Do you get unfathomably angry at the sound of people doing the following: Drinking, chewing, crunching, gulping, nail biting, slurping, swallowing, clicking, breathing, sniffling, wheezing, whistling, finger tapping… the list goes on.
For some people reading this, those words alone are enough to get their blood boiling. If you’re like me and you are one of these unfortunate souls, then I have news for you; you’re suffering from a condition called Misophonia.
The literal definition of misophonia is the hatred of sound. But sufferers don’t simply despise everything they hear, there are particular triggers that will send people into an almost uncontrollable rage.
Sufferers will know that as soon as they hear one of their trigger sounds, it is impossible to filter it out. You become fixated on it and have an overwhelming urge to tell the perpetrator to stop immediately.
Do you suffer from the condition? If yes, then it could actually mean you’re a genius.
This condition is serious, it’s not just the mild dislike of some sounds, it causes extremely strong emotions in the sufferer and can have an extremely detrimental effect on someone’s relationships. When I am sat around a dinner table and someone is chewing with their mouth open it becomes unbearable.
I’m not able to join in with the conversation as all of my energy is focussed on not shouting “close your F’ing mouth!”
It often affects the loved ones of sufferers most. It can lead to blazing arguments over the smallest thing such as slurping your cup of tea.
The workplace can be incredibly tricky and cause a great deal of stress and anxiety. Being sat next to someone who does one of your triggers is one of the most frustrating things in the world and can only be likened to torture. It can cause you to become very unfocused and have an extremely negative impact on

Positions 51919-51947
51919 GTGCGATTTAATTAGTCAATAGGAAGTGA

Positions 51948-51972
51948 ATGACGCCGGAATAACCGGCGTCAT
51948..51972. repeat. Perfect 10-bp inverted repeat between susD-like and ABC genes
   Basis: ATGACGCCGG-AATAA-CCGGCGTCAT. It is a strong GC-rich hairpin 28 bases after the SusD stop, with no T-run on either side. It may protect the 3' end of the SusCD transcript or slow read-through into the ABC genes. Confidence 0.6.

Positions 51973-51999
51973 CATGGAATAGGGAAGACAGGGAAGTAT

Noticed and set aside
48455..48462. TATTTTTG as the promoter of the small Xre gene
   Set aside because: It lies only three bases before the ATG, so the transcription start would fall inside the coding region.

If that was torture, you probably have misophonia.
But the good news is that it could mean you’re a creative genius.
Historians have evidence that proves geniuses such as Charles Darwin, Anton Chekhov and novelist Marcel Proust all worse earplugs when trying to work, and Proust went as far as lining his bedroom with cork to block out noise whilst he worked.
And now, study of 100 subjects by researchers from the Northwestern University suggests that the inability to filter out competing sensory information is a common trait found in those who were considered to be creatively talented.
But, is there a cure for this infuriating condition? Well, I’m afraid there isn’t a pill you can take that will make it go away. However, there are a number of things you can do to limit the effect it has on your life. Make sure you talk to your family, friends and colleagues about the condition. If they don’t believe you, show them this article, if it helps…
If your work environment is full of triggers make sure you ask your boss if you can move somewhere else. you never know it could lead to you getting your own office!
Some people have had hypnotherapy to help deal with their symptoms and say it’s been effective, it’s something I’m currently considering. I’ll try anything that might help.